Photo: Illustration; Source: Transocean

Transocean sets target for emissions reduction across its rig fleet

Offshore drilling contractor Transocean has committed to reducing operating Scope 1 and Scope 2 greenhouse gas emissions intensity by 40 per cent from 2019 levels by 2030.

According to Transocean’s statement on Monday, this critical initiative is consistent with the technical leadership the company has demonstrated over the years through the implementation of numerous innovations to improve the performance of its rigs and enhance safety, reliability, operational execution, and efficiency.

Transocean underlined it would achieve the reduced emissions intensity target without diminishing its record of safety and operational integrity.

“Globally, almost one billion people lack access to electricity, and all of us desire reliable and affordable sources of energy that help improve our daily lives. As such, we believe that demand for hydrocarbons and, therefore, for Transocean’s assets and services, will remain strong,” said Transocean President and Chief Executive Officer, Jeremy Thigpen.

“Our responsibility as the industry leader extends beyond providing superior results for our customers. We must continue to deliver our services in a manner that minimizes our impact to the environment and, in this context, supports the interests of all our stakeholders, including employees, customers, investors, and for the broader public good.”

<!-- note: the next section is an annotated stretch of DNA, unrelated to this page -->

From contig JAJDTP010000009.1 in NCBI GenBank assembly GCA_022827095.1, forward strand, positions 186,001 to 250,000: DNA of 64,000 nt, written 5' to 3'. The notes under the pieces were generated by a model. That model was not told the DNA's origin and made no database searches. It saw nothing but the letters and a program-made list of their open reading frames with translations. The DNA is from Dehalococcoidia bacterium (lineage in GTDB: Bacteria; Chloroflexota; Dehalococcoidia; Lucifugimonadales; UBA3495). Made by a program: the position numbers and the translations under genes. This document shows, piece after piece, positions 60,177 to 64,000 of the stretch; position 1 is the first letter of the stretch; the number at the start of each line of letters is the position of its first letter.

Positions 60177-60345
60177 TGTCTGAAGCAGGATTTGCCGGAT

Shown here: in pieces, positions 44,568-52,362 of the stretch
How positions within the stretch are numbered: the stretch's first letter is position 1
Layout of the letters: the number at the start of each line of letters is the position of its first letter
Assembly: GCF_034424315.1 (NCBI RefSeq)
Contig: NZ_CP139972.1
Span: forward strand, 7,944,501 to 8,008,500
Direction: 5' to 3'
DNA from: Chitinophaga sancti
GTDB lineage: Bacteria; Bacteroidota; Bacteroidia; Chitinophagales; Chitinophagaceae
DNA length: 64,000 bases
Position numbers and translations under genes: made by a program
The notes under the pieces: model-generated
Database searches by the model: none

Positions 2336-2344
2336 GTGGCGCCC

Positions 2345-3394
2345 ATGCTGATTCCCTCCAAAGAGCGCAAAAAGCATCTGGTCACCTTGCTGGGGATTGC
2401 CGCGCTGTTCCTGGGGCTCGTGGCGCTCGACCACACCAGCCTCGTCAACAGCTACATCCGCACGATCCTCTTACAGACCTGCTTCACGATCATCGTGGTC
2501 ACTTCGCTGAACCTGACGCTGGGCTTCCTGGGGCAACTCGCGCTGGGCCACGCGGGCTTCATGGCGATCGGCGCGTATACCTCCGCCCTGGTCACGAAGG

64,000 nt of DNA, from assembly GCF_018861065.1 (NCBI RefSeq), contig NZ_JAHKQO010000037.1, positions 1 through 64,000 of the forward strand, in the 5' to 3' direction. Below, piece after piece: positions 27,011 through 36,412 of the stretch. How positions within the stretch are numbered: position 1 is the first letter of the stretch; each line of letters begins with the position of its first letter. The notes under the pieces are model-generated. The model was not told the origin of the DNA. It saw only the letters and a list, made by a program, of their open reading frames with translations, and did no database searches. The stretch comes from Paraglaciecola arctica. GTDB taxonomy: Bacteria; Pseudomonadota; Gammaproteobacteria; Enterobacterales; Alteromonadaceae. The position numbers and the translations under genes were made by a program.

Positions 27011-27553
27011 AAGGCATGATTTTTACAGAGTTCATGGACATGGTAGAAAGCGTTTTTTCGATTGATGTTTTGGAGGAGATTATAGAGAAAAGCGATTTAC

Thigpen continued, “Currently, nearly all energy used to power Transocean’s global fleet of high-capability drilling rigs is generated through the conversion of diesel fuel to electricity. Therefore, we commit to reduce emissions across our fleet through fuel reductions and other initiatives that can be achieved by developing and implementing new processes and technologies that enable us to optimize our power management capabilities.”

Transocean added it was also committed to utilizing its assets and expertise in support of its customers’ lower-carbon energy projects including, potentially, carbon capture and sequestration.

In recent company news, Transocean in August 2021 won a $252 million firm contract from BOE Exploration & Production for the newbuild ultra-deepwater drillship, the Deepwater Atlas.